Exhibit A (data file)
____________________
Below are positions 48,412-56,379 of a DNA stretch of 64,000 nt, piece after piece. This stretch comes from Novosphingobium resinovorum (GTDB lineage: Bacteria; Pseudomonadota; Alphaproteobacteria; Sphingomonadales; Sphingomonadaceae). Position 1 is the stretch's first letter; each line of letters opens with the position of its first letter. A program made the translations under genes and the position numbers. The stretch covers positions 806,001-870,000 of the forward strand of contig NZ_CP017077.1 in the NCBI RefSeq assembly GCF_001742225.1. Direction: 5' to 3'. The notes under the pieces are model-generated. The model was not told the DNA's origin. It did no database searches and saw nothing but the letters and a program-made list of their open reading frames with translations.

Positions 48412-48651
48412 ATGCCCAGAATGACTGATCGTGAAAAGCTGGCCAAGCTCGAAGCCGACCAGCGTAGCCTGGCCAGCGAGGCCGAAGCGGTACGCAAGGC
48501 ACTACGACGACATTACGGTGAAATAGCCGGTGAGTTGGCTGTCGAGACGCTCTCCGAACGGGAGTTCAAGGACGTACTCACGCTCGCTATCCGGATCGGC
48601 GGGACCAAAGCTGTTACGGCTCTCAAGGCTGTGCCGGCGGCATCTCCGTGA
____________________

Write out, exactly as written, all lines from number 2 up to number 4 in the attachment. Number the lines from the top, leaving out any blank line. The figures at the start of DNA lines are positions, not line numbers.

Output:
Positions 48412-48651
48412 ATGCCCAGAATGACTGATCGTGAAAAGCTGGCCAAGCTCGAAGCCGACCAGCGTAGCCTGGCCAGCGAGGCCGAAGCGGTACGCAAGGC
48501 ACTACGACGACATTACGGTGAAATAGCCGGTGAGTTGGCTGTCGAGACGCTCTCCGAACGGGAGTTCAAGGACGTACTCACGCTCGCTATCCGGATCGGC